Even guys who have spent much of their career in the NHL haven’t been able to center a second line, and there is no proof yet that Matty can either. Our friends at Russian Machine Never Breaks believe Perreault could be a boom player, but there is just no guarantee, like anything in the NHL, he will succeed. Still, he’s done everything the Capitals have asked of him in his young pro career — including improving each and every season. There’s one last intangible with Matty I believe is a must to consider, and it’s something that John Walton likes to discuss when talking about players transitioning from the ‘A’ to the National League. Some guys who bear relatively modest numbers in hockey’s second-best league make the jump and just catch lightning in the proverbial bottle. They play bigger in the big league than numbers alone would seem to indicate they should. That sure seems like what happened in 2009-10 with Matty.
After such a disappointing season the Caps’ lack of moves may be a head-scratcher to some. After taking a step back, however, suddenly it seems as if only limited transactions have to take place in order to improve this team. Washington is absolutely loaded with talent in Hershey. Not only is Hershey overflowing with guys primed for professional success, but the whole organization is rich in talent.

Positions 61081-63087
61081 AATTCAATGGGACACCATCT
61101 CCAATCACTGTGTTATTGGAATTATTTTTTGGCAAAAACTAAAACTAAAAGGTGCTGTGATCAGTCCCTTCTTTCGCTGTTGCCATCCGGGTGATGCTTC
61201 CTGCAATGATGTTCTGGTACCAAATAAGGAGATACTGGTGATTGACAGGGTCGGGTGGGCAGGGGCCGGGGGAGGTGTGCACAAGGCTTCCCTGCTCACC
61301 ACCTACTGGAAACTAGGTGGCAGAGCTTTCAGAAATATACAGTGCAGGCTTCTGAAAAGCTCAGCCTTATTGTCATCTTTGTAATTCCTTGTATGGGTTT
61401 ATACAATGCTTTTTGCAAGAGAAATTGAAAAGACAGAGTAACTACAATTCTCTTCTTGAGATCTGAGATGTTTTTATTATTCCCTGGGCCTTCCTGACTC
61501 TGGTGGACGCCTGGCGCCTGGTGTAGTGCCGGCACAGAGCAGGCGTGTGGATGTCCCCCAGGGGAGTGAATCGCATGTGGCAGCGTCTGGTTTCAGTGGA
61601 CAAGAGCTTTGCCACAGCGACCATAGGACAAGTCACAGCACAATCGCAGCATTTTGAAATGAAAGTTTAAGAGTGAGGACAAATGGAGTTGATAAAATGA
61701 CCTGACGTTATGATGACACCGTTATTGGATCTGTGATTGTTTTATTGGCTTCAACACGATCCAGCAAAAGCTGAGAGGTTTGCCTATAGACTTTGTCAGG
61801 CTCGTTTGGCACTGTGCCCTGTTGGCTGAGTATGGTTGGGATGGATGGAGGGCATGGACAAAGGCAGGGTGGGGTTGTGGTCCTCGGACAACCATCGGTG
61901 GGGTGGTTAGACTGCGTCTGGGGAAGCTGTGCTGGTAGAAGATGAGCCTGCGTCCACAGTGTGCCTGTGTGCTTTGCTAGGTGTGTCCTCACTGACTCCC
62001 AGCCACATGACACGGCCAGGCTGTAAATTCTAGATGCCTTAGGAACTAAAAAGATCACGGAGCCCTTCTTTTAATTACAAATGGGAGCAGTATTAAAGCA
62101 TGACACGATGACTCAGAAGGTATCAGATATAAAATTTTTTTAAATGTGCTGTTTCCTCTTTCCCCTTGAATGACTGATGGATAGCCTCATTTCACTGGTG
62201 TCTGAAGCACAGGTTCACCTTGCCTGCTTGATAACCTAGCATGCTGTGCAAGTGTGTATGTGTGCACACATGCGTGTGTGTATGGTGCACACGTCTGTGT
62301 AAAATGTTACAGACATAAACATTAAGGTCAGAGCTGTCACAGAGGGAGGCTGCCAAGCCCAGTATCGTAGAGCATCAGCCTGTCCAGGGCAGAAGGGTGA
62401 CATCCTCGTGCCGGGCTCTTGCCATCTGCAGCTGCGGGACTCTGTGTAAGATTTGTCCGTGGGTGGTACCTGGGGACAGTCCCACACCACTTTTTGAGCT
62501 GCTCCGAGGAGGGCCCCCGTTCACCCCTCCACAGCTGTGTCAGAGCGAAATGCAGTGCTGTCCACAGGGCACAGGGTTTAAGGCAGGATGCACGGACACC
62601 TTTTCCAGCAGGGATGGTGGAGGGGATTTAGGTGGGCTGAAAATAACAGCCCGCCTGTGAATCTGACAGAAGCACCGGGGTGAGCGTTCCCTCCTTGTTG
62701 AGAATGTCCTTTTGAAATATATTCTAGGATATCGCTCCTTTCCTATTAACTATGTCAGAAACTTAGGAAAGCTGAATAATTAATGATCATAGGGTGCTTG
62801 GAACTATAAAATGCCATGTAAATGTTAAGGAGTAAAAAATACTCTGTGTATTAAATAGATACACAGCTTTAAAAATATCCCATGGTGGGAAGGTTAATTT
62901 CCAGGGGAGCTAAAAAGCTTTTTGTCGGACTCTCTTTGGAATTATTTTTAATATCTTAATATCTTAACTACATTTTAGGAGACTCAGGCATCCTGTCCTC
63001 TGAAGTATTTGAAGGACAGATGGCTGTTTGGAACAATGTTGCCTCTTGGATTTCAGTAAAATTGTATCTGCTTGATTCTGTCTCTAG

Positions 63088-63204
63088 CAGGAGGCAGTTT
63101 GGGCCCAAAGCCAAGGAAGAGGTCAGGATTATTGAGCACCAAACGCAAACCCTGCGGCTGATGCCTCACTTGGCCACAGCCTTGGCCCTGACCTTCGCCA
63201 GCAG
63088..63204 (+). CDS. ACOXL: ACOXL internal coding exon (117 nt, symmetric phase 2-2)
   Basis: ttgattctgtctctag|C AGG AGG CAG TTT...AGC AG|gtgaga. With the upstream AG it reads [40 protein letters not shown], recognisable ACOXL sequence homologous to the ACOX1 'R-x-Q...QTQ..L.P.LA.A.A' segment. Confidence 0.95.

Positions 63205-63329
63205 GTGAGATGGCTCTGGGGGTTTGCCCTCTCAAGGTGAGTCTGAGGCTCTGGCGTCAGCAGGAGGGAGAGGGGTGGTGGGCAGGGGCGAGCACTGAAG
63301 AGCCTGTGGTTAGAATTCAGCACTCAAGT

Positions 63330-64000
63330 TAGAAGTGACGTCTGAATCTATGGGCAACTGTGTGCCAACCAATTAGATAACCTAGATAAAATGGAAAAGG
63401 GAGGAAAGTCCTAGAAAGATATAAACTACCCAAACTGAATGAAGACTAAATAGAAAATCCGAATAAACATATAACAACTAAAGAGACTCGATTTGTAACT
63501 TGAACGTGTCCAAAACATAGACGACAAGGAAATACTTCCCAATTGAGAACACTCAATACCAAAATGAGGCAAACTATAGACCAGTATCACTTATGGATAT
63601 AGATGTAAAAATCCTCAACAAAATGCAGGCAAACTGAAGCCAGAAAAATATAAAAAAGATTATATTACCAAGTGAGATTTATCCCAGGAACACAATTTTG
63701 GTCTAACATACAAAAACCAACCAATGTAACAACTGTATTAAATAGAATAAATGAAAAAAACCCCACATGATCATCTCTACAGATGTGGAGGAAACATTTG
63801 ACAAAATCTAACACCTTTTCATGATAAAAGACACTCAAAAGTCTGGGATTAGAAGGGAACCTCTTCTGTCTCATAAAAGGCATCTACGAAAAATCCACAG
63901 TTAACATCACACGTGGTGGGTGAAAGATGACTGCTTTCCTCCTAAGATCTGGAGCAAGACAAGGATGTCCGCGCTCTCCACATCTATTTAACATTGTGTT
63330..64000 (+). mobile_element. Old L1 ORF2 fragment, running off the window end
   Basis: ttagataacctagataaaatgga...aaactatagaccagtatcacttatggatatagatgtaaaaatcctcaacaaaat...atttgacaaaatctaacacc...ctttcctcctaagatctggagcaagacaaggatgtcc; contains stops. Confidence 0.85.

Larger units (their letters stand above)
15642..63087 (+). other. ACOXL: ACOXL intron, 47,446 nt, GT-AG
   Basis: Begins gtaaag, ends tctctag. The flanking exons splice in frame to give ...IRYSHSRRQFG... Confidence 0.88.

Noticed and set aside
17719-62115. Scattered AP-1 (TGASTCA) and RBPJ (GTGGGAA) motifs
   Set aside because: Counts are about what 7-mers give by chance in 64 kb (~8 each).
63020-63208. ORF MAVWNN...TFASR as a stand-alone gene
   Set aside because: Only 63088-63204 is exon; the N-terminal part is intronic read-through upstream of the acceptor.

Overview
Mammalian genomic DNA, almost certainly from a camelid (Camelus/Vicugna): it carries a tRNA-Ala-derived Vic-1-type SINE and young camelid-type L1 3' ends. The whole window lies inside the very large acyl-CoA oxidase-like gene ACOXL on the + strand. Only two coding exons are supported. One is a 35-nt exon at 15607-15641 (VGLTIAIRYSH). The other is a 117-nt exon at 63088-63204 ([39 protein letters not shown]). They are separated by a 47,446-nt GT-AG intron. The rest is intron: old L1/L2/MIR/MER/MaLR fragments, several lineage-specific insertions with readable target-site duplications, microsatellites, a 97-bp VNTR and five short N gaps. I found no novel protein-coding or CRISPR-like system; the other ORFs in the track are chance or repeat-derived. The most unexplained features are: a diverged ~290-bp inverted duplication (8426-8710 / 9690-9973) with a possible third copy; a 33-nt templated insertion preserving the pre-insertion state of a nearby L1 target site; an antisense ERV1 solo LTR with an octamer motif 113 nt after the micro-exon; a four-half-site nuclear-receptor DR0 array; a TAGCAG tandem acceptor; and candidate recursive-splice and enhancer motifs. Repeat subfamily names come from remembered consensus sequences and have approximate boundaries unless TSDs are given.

Sure, an Anton Volchenkov would have been a nice addition. But he may end up being someone the team doesn’t need. Instead, Washington now has some cap room to play with at the deadline if someone doesn’t work out in a new role or (cross your fingers this doesn’t happen) a major part of the team goes down with an injury. In fact, in retrospect, not making a free agent move was probably the best thing the Caps could do this off-season.
In poker it is rarely smart to bet on the long-shot, that the impossible happens. Play the odds, build on the cards you have, and you have a better shot at winning. Sometimes the best strategy is to simply play the cards you were dealt — particularly when that hand is pretty darned good already.